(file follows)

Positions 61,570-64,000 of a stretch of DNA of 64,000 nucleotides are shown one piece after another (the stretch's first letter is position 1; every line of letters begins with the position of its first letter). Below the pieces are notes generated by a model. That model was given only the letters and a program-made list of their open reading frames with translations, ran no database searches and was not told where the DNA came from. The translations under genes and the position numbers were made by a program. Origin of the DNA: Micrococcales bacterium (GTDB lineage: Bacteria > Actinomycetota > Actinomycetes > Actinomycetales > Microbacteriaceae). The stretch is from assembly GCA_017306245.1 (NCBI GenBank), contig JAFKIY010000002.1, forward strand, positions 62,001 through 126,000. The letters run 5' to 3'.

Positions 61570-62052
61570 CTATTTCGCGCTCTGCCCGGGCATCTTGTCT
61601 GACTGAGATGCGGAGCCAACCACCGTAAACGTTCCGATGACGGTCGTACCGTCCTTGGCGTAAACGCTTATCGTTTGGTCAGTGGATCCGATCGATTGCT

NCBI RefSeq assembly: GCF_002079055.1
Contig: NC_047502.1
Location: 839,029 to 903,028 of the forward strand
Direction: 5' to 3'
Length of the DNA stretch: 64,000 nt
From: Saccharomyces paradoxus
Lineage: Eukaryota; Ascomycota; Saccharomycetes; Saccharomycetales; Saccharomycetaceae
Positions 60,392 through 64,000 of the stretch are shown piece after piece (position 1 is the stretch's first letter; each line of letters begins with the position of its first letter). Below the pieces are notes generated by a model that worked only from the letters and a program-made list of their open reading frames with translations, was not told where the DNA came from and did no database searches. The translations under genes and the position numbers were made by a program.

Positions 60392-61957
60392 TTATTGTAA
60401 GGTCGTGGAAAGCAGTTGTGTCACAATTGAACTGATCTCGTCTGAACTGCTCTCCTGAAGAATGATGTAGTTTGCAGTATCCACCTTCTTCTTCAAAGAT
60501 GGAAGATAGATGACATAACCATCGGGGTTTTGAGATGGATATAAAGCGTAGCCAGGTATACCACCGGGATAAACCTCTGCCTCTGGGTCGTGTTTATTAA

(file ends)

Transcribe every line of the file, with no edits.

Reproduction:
Positions 61,570-64,000 of a stretch of DNA of 64,000 nucleotides are shown one piece after another (the stretch's first letter is position 1; every line of letters begins with the position of its first letter). Below the pieces are notes generated by a model. That model was given only the letters and a program-made list of their open reading frames with translations, ran no database searches and was not told where the DNA came from. The translations under genes and the position numbers were made by a program. Origin of the DNA: Micrococcales bacterium (GTDB lineage: Bacteria > Actinomycetota > Actinomycetes > Actinomycetales > Microbacteriaceae). The stretch is from assembly GCA_017306245.1 (NCBI GenBank), contig JAFKIY010000002.1, forward strand, positions 62,001 through 126,000. The letters run 5' to 3'.

Positions 61570-62052
61570 CTATTTCGCGCTCTGCCCGGGCATCTTGTCT
61601 GACTGAGATGCGGAGCCAACCACCGTAAACGTTCCGATGACGGTCGTACCGTCCTTGGCGTAAACGCTTATCGTTTGGTCAGTGGATCCGATCGATTGCT

NCBI RefSeq assembly: GCF_002079055.1
Contig: NC_047502.1
Location: 839,029 to 903,028 of the forward strand
Direction: 5' to 3'
Length of the DNA stretch: 64,000 nt
From: Saccharomyces paradoxus
Lineage: Eukaryota; Ascomycota; Saccharomycetes; Saccharomycetales; Saccharomycetaceae
Positions 60,392 through 64,000 of the stretch are shown piece after piece (position 1 is the stretch's first letter; each line of letters begins with the position of its first letter). Below the pieces are notes generated by a model that worked only from the letters and a program-made list of their open reading frames with translations, was not told where the DNA came from and did no database searches. The translations under genes and the position numbers were made by a program.

Positions 60392-61957
60392 TTATTGTAA
60401 GGTCGTGGAAAGCAGTTGTGTCACAATTGAACTGATCTCGTCTGAACTGCTCTCCTGAAGAATGATGTAGTTTGCAGTATCCACCTTCTTCTTCAAAGAT
60501 GGAAGATAGATGACATAACCATCGGGGTTTTGAGATGGATATAAAGCGTAGCCAGGTATACCACCGGGATAAACCTCTGCCTCTGGGTCGTGTTTATTAA